Peter Madden, chief executive of Forum for the Future, writes a monthly column for Gristmill on sustainability in the U.K. and Europe. Every year more and more people live in cities. Globally, we became a majority urban world for the first time last year, while here in the U.K., nine out of 10 of us live in towns and cities. Cities are clearly important for sustainability. Although the romantic green notion of us all living on small holdings with a goat, a vineyard, and a vegetable patch is seductive, the future is much more likely to be dominated by megacities such as Mumbai, Shanghai, and Sao Paulo. We will have to learn to make such cities liveable and sustainable. Concentrating people in urban centers does make it easier to provide some social and environmental services. But the big cities also have a huge environmental footprint. London, for example, has an ecological footprint 293 times its geographical area. Cities are also important as centres of dynamism. They are where social, cultural, and economic innovation and change happens. Yet despite the undoubted importance of cities, most of the environment movement in the U.K. is still predominantly rural- and wildlife-oriented. They defend and protect stuff most ordinary people will never see. The greens haven't been very good at doing green cities. Our big cities, on the other hand, haven't done a very good job of being sustainable either. Lots of our leading cities are making green claims. Manchester is determined to become "the Greenest City in Britain by 2010," Leicester calls itself "the environment city," Bristol wants to become a "Green Capital," and London is aiming for nothing less than the status of "most sustainable city in the world." But behind such claims there is very little objective measurement of what it means to be sustainable. We certainly don't have anywhere that really stands out as an example of overall good practice. So, we at Forum for the Future decided to get stuck into the debate on sustainable urbanism. We researched and published a table ranking our 20 biggest cities.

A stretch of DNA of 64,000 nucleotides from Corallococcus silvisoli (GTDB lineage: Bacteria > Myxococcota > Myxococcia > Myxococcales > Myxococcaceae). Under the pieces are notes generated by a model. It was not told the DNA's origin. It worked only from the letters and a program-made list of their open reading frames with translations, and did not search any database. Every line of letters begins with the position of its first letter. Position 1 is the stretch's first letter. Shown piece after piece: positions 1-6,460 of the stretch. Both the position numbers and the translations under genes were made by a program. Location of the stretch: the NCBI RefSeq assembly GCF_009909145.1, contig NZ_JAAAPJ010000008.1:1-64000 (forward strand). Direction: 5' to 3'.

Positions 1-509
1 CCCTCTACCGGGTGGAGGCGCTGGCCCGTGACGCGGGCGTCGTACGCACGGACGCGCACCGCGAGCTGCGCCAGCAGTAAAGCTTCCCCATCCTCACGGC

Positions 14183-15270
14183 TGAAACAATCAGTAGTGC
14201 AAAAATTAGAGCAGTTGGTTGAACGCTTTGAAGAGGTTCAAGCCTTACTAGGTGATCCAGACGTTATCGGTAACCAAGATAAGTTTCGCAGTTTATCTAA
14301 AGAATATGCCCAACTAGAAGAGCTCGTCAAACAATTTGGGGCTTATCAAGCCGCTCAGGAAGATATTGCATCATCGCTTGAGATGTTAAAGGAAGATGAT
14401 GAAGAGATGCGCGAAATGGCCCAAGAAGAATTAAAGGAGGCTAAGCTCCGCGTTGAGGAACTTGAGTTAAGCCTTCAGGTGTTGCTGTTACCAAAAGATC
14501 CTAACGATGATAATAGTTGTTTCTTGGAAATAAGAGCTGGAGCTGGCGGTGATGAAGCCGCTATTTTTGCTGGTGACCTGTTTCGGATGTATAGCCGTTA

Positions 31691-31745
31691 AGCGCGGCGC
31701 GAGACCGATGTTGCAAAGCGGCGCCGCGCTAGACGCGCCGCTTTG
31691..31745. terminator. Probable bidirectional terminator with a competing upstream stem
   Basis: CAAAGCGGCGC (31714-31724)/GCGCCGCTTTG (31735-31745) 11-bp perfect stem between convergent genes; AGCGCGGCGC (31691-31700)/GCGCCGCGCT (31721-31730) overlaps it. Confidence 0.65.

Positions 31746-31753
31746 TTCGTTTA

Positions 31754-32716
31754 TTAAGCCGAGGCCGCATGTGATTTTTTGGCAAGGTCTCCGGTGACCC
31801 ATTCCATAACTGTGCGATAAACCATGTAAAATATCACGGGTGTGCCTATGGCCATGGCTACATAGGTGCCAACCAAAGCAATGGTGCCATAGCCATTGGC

Pedal power

Cyclists should be more involved as biking advocates

This essay is part of a series on bicycle neglect. ----- Blame me. It's my fault the Northwest does not treat bicycling with respect. How? Bear with me, and I'll explain. Cascadia is, as Washington state legislator Dick Nelson used to say, a "motorhead democracy" -- a place where licensed drivers substantially outnumber registered voters and where car-head dominates transportation thought and debate. No matter how much good Bicycle Respect would do for our health, communities, economy, and natural heritage, it won't fly in on fairy wings. Bicycle Respect is a political agenda: new traffic laws and enforcement, new budget allocations, and new street designs. So winning Bicycle Respect requires political power. When many elected leaders begin to see championing the bicycle as a path to higher office, as Portland City Commissioner Sam Adams does, we will be well on our way. When elected officials fear for their seats if they ignore the needs of the bicycle, we will have arrived.